Information overload

It's not about having too much information, but how we process the information.

In Getting Things Done by David Allen, the author begins the book by stating the problem we have with maintaining everything that is available to us.

"...people have enhanced quality of life, but at the same time they are adding to their stress levels by taking on more than they have resources to handle. It's as though their eyes were bigger than their stomachs."

David Allen, Getting Things Done

There are many possibilities in the world, we all want to do everything that interests us, but there just doesn't seem to be enough time for it all. So we stress out about it and have a tough time making decisions on the things we should be doing.

"How much available data could be relevant to doing those projects 'better'? The answer is: an infinite amount, easily accessible, or at least potentially so, through the Internet."

David Allen, Getting Things Done

And of the things we do get to, we aren't completely sure of, constantly thinking about whether we are doing them correctly, or if we shouldn't be doing something else instead.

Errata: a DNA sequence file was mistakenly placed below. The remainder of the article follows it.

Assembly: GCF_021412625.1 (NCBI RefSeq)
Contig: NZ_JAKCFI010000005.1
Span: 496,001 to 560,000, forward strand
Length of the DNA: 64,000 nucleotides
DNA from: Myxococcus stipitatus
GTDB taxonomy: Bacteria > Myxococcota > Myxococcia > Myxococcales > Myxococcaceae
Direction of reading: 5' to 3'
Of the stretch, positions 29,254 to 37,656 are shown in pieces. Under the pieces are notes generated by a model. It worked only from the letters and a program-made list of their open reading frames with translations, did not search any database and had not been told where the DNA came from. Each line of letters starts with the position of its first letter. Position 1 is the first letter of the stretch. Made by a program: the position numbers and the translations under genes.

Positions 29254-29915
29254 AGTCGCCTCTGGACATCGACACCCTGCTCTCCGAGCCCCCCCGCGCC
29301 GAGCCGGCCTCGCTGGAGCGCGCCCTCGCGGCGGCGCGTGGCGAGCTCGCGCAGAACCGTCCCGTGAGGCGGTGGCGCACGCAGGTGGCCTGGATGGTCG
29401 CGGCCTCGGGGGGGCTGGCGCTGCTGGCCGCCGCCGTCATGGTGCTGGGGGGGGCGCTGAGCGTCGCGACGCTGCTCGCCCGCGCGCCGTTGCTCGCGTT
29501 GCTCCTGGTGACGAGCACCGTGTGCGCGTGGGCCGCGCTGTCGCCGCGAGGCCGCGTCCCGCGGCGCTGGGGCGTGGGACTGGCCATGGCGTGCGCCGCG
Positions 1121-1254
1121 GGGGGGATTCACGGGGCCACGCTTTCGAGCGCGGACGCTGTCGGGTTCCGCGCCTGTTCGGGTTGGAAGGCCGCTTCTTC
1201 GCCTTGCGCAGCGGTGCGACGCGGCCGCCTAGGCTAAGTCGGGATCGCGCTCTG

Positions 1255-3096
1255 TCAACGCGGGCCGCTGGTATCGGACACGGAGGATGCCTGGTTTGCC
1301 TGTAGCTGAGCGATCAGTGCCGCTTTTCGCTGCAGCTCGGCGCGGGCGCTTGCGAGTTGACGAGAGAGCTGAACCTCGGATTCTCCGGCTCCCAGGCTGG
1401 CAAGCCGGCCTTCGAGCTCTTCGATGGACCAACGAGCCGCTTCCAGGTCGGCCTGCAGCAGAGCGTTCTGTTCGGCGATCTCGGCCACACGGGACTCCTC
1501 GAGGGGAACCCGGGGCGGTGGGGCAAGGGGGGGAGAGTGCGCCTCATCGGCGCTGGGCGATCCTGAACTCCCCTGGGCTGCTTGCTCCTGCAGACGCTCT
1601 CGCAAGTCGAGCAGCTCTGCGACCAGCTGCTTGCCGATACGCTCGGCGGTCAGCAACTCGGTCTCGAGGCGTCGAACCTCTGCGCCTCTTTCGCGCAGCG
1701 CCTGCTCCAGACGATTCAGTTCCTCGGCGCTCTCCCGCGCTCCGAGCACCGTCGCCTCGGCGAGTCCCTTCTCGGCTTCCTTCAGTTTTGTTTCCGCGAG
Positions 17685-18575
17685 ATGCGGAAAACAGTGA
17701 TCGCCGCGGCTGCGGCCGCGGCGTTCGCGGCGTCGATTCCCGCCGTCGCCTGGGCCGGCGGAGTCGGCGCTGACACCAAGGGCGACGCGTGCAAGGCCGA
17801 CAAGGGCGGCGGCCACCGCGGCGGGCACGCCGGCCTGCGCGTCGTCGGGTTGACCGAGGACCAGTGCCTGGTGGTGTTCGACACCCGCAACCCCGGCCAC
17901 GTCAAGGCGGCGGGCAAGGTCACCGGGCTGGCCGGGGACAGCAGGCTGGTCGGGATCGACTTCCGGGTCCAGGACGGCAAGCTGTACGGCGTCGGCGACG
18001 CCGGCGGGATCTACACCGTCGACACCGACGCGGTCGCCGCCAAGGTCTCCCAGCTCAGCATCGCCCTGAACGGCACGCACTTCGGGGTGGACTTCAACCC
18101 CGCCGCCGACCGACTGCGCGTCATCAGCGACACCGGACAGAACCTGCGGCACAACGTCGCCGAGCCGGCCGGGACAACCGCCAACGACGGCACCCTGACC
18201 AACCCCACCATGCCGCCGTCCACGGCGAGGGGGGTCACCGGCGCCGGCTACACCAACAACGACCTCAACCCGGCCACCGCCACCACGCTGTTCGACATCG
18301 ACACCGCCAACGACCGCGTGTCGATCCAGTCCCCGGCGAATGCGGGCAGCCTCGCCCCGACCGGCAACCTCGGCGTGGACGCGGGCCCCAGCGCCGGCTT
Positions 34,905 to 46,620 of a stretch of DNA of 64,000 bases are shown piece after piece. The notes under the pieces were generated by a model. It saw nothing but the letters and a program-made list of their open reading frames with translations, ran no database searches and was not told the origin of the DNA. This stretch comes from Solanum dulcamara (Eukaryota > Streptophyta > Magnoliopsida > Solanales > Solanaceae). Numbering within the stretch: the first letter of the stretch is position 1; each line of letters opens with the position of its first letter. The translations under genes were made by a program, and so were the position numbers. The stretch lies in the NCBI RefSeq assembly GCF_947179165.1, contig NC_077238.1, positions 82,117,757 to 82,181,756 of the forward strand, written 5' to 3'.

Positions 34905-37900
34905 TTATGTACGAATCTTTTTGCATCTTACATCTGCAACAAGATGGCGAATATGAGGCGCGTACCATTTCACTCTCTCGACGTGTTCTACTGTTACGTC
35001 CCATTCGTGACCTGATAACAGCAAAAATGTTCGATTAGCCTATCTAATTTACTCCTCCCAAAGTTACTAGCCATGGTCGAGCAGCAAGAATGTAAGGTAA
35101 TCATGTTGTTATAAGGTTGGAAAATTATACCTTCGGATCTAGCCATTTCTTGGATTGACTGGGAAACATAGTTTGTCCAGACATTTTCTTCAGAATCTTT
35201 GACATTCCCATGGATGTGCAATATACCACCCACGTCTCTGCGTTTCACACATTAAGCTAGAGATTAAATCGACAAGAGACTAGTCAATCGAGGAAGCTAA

Because of this kind of information overload, we talk about things like taking a break from our phones, or getting away from technology completely. But this doesn't really address the issue. It's not about having too much information, but how we process the information. We don't go into a library and spontaneously combust from all the books before us; we browse and filter and evaluate towards choosing a book we want to read.

And in the way a library has a system of cataloging that helps us make our decision, we should have our own system for processing all of the information around us. And that's the idea behind Getting Things Done, to develop a system for ourselves that helps us better deal with information overload.

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